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3D lights and shadows


Light sources emit light that mixes with the materials and produces a visible result. Light can come from several types of sources in a scene:

  • From the material itself, in the form of the emission color (though it does not affect nearby objects unless baked or screen-space indirect lighting is enabled).

  • Light nodes: DirectionalLight3D, OmniLight3D and SpotLight3D.

  • Ambient light in the Environment or Reflection probes.

  • Global illumination (LightmapGI, VoxelGI or SDFGI).

The emission color is a material property. You can read more about it in the Standard Material 3D and ORM Material 3D tutorial.

See also

You can compare various types of lights in action using the 3D Lights and Shadows demo project.

Light nodes

There are three types of light nodes: DirectionalLight3D, OmniLight3D and SpotLight3D. Let's take a look at the common parameters for lights:


Each property has a specific function:

  • Color: Base color for emitted light.

  • Energy: Energy multiplier. This is useful for saturating lights or working with High dynamic range lighting.

  • Indirect Energy: Secondary multiplier used with indirect light (light bounces). This works with Using Lightmap global illumination, VoxelGI or SDFGI.

  • Volumetric Fog Energy: Secondary multiplier used with volumetric fog. This only has an effect when volumetric fog is enabled.

  • Negative: Light becomes subtractive instead of additive. It's sometimes useful to manually compensate some dark corners.

  • Specular: Affects the intensity of the specular blob in objects affected by this light. At zero, this light becomes a pure diffuse light.

  • Bake Mode: Sets the bake mode for the light. See Using Lightmap global illumination.

  • Cull Mask: Objects that are in the selected layers below will be affected by this light. Note that objects disabled via this cull mask will still cast shadows. If you don't want disabled objects to cast shadows, adjust the Cast Shadow property on the GeometryInstance3D to the desired value.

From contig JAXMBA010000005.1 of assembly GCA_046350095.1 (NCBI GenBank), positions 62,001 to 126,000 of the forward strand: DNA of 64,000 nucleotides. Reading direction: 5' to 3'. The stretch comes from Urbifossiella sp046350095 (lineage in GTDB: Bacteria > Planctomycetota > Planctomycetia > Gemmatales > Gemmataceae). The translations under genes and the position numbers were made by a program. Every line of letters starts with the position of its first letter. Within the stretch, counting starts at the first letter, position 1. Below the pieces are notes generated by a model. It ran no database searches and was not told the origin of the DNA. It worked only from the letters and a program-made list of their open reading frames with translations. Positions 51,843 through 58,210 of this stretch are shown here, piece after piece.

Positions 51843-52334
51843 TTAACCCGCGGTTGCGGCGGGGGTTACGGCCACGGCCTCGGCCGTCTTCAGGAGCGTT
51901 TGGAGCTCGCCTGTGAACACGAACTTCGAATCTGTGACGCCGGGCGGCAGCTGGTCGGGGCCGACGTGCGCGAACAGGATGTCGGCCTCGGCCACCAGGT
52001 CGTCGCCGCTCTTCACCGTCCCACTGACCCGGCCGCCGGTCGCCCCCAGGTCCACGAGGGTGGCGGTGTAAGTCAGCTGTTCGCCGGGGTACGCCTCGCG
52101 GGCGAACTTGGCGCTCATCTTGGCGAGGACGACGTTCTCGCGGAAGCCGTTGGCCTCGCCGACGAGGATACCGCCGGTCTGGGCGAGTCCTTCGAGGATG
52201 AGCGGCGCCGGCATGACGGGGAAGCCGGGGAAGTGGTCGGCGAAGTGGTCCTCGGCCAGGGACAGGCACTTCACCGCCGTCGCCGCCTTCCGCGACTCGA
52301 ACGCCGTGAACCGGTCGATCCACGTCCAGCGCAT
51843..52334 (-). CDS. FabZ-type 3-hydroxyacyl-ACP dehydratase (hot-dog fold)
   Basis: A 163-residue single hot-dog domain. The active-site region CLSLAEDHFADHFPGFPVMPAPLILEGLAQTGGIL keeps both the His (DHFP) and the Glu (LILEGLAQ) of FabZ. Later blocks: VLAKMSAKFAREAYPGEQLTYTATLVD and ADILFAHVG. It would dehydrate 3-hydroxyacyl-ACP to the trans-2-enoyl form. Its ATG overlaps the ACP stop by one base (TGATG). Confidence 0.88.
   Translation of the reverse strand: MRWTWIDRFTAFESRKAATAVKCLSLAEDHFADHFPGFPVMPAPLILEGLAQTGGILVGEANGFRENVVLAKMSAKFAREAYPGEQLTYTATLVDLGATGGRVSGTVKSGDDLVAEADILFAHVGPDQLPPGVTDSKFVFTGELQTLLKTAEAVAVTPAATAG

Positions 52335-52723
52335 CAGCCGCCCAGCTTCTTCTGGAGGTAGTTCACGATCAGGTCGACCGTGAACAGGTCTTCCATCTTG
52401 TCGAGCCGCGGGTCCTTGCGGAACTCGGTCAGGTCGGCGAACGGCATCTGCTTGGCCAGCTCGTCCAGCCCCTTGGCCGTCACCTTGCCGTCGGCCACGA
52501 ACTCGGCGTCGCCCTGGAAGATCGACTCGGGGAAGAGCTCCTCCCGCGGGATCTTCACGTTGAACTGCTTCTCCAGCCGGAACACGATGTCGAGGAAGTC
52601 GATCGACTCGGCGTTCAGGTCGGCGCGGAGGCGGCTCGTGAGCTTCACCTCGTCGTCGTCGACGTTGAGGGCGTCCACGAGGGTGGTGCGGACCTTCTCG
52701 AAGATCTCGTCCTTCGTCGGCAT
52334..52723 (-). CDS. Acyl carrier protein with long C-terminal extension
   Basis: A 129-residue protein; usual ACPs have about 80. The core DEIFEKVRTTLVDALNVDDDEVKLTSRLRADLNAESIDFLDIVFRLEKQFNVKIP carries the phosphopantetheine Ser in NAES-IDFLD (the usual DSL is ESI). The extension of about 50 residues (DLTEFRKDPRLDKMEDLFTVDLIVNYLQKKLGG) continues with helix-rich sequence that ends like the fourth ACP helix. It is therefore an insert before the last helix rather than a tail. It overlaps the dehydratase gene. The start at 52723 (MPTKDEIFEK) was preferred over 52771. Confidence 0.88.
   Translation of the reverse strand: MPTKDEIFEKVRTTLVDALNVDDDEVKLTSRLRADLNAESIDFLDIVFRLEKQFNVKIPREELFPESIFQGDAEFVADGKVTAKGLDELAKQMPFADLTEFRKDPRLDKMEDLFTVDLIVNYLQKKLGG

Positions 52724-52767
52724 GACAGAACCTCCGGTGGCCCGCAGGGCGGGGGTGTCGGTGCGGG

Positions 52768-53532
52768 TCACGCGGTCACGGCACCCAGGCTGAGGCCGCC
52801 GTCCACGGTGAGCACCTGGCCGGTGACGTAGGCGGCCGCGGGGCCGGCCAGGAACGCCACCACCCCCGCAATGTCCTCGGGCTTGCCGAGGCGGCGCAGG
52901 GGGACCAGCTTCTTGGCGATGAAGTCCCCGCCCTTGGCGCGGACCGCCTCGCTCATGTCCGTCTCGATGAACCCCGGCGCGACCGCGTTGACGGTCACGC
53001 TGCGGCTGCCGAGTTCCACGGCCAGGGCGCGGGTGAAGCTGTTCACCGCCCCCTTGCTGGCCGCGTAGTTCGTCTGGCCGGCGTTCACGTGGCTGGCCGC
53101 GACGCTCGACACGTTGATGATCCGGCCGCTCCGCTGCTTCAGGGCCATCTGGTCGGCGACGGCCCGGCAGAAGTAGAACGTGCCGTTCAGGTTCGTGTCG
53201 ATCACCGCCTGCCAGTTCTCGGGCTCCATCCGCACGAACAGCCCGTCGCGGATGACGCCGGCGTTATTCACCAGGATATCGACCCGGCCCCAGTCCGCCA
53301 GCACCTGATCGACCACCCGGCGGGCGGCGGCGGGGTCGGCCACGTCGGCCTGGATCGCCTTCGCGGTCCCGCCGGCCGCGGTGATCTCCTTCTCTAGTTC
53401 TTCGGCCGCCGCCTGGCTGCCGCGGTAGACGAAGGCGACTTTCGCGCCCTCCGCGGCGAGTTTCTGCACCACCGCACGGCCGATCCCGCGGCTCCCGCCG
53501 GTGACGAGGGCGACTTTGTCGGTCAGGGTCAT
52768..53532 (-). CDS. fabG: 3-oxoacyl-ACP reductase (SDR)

See also

See Physical light and camera units if you wish to use real world units to configure your lights' intensity and color temperature.

Light number limits

When using the Forward+ renderer, Godot uses a clustering approach for real-time lighting. As many lights as desired can be added (as long as performance allows). However, there's still a default limit of 512 clustered elements that can be present in the current camera view. A clustered element is an omni light, a spot light, a decal or a reflection probe. This limit can be increased by adjusting the Rendering > Limits > Cluster Builder > Max Clustered Elements advanced project setting.

When using the Forward Mobile renderer, there is a limitation of 8 OmniLights + 8 SpotLights per mesh resource. There is also a limit of 256 OmniLights + 256 SpotLights that can be rendered in the current camera view. These limits currently cannot be changed.

When using the Compatibility renderer, up to 8 OmniLights + 8 SpotLights can be rendered per mesh resource. This limit can be increased in the advanced Project Settings by adjusting Rendering > Limits > OpenGL > Max Renderable Lights and/or Rendering > Limits > OpenGL > Max Lights Per Object